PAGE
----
Search “geode rock images.” Varied in their shape and colors, it’s hard to believe they are real. We aren’t going for realism in our abstract world. Embrace the abstract shapes, pick your fantasy shapes, and hook away.

This table mat uses several different geode-like shapes together. The mat needed to be a particular size, so I drew a square, then the irregular shape was drawn within those borders. Once again, the overall shape is divided into an odd number of different sized spaces, with one being more dominant.It is completely optional to draw more lines within each section before starting to hook. Each section was an adventure into the unknown and pure joy to watch develop. I used beautiful new wools. The overall color scheme was limited to a muted variety of green, brown, cream, and rose. The blue added definition, and the surprise pop of color came from coral chiffon fabric. Wool textures work well to achieve a nature-inspired abstract, while solid, marbleized, and spot-dyed wools can give the same design a more graphic, modern look. Wool binding sewn onto the linen prior to hooking is an easy way to finish an irregular shape. Whipping with yarn works, too.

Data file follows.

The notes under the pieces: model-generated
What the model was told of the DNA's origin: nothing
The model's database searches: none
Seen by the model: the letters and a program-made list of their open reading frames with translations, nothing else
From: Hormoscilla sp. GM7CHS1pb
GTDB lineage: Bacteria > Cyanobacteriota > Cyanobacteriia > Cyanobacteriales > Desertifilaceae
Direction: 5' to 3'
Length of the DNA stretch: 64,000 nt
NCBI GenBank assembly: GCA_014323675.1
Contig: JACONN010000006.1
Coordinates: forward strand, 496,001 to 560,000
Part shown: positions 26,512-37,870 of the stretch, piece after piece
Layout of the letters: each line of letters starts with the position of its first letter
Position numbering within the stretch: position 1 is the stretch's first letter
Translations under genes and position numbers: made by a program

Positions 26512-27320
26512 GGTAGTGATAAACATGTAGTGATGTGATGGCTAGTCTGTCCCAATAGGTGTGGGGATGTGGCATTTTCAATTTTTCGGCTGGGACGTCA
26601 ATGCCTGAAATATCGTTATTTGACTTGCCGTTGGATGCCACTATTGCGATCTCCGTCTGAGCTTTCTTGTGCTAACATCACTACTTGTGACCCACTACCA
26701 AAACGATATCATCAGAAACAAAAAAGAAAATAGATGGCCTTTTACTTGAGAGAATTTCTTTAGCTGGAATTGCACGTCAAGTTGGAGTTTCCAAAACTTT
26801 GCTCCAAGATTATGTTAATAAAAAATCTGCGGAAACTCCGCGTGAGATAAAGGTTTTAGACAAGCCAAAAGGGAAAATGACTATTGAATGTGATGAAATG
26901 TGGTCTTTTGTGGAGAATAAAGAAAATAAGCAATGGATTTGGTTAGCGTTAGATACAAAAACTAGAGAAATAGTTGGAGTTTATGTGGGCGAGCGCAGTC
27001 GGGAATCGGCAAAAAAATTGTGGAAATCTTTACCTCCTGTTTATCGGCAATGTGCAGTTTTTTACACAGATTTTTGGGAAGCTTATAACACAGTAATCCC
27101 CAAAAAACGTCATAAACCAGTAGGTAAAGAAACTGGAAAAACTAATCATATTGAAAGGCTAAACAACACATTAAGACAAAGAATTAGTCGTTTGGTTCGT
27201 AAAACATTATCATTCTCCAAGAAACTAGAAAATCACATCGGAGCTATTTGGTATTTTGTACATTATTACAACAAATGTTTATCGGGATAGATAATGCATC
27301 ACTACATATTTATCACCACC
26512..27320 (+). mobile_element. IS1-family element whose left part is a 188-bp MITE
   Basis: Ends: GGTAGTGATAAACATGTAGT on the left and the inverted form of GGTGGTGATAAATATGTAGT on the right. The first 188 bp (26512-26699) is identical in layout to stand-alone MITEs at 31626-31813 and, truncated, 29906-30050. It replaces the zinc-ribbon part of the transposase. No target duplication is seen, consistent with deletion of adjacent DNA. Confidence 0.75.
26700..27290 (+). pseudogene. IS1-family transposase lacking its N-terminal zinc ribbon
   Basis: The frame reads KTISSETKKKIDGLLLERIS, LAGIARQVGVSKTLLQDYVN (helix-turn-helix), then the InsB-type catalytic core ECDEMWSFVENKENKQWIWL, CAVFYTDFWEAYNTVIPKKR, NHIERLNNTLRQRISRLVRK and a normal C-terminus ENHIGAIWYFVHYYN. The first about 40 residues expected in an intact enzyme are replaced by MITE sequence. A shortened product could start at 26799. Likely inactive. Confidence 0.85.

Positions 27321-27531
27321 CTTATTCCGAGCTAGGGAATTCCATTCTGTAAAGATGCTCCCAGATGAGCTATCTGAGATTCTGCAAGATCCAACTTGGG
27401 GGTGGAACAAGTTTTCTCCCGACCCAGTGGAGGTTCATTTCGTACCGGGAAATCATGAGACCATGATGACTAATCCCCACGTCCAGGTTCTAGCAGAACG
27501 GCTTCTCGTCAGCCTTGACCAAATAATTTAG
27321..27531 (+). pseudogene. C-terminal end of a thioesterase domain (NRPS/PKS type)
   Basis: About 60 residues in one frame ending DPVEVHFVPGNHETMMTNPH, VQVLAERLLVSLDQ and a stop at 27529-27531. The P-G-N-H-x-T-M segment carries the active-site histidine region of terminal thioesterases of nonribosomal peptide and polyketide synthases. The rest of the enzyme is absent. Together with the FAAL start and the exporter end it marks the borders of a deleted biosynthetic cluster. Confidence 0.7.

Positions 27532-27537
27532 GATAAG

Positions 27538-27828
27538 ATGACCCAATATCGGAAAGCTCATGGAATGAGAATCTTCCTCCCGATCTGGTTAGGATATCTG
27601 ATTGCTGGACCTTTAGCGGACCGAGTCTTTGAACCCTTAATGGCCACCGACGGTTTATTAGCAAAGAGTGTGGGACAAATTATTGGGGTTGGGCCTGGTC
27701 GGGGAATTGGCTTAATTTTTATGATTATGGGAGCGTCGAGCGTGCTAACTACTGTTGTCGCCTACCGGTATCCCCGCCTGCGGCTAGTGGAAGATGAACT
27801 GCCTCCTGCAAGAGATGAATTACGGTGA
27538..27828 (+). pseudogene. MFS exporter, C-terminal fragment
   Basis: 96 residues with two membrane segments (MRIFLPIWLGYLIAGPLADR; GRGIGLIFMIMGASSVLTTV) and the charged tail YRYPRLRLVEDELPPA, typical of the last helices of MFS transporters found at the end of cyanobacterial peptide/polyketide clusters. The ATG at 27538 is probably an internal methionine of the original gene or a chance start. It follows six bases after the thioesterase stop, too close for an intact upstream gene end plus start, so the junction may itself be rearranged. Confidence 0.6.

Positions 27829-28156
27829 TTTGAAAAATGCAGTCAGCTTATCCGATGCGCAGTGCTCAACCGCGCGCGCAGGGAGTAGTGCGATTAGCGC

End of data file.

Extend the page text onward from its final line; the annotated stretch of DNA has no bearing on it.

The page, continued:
1. Color planning made simple. The quilt on the lower part of this photo was the color inspiration for the rug on the top.

  2. Wave, detail: The area of light blue progressing into a darker blue is one plaid fabric, stripped and separated into different values.

  3. Geode Flow, 24" diameter, #6- to 8-cut wool and some chiffon on linen. Designed and hooked by Sharon H. Oppegard, Greenwood Village, Colorado, 2020.

Previous experience builds the confidence to go even farther into the abstract. Convergence was started with two intentional goals. The first was to use only materials I had on hand. The second goal was to have no preconceived plan regarding what I would hook. I would begin my hooking on a completely blank canvas.

I had been saving wools which I deemed too lightweight for most rugs. Many were plaids from clothing or bolt yardage. None of them were likely to be used in my folk-art rugs. I overdyed some of these wools in my favorite colors, casting aside any concerns about whether they would “go together” or not. One particular plaid was a light cream color. I dip dyed it in very long strips in a variety of colors. This was extremely useful for adding interest within larger areas of a single color. The darkest areas are a mix of many navy plaid skirts. Other materials include wool roving, velveteen, velour, and a silk scarf.